Friday, March 10, 2017 by Daniel Barker
By the time robots become intelligent enough to rise up and destroy their human creators, we may have given them good reason to do so. There is a growing debate concerning whether or not robots should be taxed, and presumably, robots won’t like that any more than people do.
All joking aside, the idea of taxing robots is gaining support from a number of people, including influential public figures like Bill Gates as well as economic experts, politicians and others who fear the negative effects mass automation will have on the global workforce.
The concern is that automation will replace an ever-increasing share of the workforce, creating an income disparity far greater than the one we are already witnessing. A robot tax might be used to retrain workers or simply provide them with a basic income.
This is not a new concept, of course – ever since there has been automation in the workplace (several centuries now), there has been the fear that workers would be displaced en masse by automated systems.
That has never really happened on a large scale. In fact, automation often creates new jobs in its wake. The Guardian provides an example:
“One recent example is bank tellers: ATMs began to appear in the 1970s, but the total number of tellers has actually grown since then. As ATMs made it cheaper to run a branch, banks opened more branches, leading to more tellers overall. The job description has changed –today’s tellers spend more time selling financial services than dispensing cash – but the jobs are still there.”
But considering recent advances in robotics, there is concern that the equation may be changing at a fundamental level. It is feared by some that robotics may eliminate the need for virtually any human labor at all:
“While the current rhetoric around artificial intelligence is overhyped, there have been meaningful advances over the past several years. And it’s not inconceivable that much bigger breakthroughs are on the horizon. Instead of merely transforming work, technology might begin to eliminate it. Instead of making it possible to create more wealth with less labor, automation might make it possible to create more wealth without labor.”
Some experts envision a possible dystopian future that sounds as bleak as any sci-fi film plot – a world in which the wealthy elites have completely isolated themselves from the starving masses with the help of sophisticated robotic systems that provide for their every need.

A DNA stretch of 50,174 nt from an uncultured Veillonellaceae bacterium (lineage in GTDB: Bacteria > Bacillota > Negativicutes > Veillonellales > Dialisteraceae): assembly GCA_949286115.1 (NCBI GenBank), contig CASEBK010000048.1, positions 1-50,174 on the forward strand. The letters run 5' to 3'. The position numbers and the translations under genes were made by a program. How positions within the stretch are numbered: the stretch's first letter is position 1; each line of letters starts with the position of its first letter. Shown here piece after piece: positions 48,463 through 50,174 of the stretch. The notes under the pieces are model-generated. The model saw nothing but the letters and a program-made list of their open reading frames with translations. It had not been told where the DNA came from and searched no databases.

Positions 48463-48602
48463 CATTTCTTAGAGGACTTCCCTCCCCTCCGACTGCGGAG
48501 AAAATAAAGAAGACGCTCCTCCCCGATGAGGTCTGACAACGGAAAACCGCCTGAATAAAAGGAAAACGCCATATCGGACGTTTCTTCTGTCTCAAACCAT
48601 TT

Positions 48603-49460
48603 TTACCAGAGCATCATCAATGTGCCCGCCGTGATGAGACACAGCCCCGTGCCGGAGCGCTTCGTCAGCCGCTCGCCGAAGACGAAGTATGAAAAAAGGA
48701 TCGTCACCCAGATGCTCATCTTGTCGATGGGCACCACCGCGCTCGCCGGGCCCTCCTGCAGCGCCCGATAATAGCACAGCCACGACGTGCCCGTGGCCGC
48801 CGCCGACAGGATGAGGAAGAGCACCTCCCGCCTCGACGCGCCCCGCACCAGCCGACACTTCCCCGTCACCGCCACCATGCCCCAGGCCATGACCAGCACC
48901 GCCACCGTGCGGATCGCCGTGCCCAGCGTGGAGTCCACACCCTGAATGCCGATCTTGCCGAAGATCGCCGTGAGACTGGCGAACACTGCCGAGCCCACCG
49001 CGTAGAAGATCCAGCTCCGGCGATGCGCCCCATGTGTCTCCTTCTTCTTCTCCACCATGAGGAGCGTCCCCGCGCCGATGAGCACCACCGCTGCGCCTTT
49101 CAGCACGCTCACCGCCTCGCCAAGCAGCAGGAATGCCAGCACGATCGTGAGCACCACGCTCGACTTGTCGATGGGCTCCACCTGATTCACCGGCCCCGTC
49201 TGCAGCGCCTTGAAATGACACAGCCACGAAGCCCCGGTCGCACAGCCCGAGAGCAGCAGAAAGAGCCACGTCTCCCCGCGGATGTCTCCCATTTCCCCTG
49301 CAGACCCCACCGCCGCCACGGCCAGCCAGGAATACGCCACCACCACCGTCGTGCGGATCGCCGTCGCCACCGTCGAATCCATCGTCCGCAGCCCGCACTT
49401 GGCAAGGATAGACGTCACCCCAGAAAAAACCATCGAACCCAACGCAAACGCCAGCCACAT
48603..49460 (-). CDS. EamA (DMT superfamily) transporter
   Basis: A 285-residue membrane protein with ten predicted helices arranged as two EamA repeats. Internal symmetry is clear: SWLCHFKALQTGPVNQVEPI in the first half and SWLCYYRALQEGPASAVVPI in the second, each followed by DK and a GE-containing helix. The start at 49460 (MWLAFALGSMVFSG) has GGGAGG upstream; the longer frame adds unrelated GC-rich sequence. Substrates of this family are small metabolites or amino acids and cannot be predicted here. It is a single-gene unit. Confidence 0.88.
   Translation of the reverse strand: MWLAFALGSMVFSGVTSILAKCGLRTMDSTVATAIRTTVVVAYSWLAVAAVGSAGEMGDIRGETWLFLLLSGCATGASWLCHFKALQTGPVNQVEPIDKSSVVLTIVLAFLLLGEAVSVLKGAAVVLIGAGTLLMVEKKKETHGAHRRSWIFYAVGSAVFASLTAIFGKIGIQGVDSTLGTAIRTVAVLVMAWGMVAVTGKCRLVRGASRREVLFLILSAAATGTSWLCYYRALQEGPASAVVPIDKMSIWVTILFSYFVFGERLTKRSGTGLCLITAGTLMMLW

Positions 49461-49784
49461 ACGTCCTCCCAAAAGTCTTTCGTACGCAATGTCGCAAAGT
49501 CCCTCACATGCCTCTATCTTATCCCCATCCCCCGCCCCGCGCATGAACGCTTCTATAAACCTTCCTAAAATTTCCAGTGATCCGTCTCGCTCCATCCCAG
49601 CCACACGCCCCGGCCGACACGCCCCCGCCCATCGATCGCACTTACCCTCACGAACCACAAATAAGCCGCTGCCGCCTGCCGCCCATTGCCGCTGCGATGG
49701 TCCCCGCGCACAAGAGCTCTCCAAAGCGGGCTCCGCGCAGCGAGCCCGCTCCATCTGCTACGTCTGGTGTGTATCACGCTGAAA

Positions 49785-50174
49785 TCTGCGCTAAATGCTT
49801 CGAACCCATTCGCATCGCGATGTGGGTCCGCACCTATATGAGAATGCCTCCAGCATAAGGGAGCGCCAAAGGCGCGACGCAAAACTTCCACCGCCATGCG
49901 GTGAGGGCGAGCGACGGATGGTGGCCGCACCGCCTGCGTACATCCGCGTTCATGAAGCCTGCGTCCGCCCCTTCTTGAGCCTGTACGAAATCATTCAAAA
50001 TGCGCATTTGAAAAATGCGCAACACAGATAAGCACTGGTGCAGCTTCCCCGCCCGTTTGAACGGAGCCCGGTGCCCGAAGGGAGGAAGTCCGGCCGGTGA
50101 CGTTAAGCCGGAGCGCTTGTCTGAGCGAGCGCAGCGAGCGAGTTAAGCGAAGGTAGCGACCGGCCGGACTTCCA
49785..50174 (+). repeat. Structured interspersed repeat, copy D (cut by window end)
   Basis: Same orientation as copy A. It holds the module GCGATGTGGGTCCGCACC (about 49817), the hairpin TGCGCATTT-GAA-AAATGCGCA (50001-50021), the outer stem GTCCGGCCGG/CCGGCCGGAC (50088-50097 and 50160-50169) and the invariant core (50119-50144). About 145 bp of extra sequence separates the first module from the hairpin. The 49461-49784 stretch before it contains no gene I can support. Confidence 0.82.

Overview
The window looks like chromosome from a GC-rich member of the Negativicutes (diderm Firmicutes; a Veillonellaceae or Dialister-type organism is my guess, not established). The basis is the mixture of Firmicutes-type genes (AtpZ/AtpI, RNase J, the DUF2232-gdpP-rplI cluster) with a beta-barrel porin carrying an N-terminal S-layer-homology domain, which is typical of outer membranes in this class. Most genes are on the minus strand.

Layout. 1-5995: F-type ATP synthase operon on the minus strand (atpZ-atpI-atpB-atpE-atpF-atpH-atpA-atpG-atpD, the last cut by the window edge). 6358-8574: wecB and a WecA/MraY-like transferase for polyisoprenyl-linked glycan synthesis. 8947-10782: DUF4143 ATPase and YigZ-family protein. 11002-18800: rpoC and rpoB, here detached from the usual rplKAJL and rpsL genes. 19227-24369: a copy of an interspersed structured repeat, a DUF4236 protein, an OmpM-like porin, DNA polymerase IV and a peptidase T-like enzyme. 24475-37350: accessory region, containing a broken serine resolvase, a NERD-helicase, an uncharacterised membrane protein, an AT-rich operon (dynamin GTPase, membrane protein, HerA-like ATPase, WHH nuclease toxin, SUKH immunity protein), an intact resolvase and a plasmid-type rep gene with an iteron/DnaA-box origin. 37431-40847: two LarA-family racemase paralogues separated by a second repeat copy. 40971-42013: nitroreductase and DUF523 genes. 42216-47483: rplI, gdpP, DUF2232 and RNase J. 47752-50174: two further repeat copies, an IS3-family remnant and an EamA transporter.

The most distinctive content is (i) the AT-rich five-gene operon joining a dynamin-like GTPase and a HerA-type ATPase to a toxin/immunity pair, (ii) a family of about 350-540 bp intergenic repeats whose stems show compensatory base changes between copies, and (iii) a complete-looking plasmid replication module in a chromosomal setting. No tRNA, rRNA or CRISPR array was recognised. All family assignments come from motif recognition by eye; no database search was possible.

By that point the super-rich will have gained control of not only most of the wealth – as things currently stand – but all of it.
The poor will no longer be useful even as cheap labor, but will still pose a certain risk to the elite class – who will eventually be inclined to exterminate them.
These are rather extreme predictions that may be based more on paranoia than valid reasoning, but the issue of automation and its effects on wealth distribution are worthy of consideration.
And while the robot tax proposal is seen by some as a step towards addressing the concerns, others worry that such a tax would impede innovation and lessen productivity, without necessarily benefiting the work force.
One of the arguments against taxing automation is that it is difficult to tell the difference between “new technology that complements humans and new technology that replaces them,” as a recent Bloomberg piece described it.
Others see the robot tax proposal as propaganda promoting a socialist wealth redistribution scheme.
Are we really in danger of losing what jobs are left due to automation systems and robotics? Is an automation tax a viable scheme for preventing the elites from destroying us all with the help of their robotic minions? Or is it all just part of a grand socialist plot?
Let us know what you think.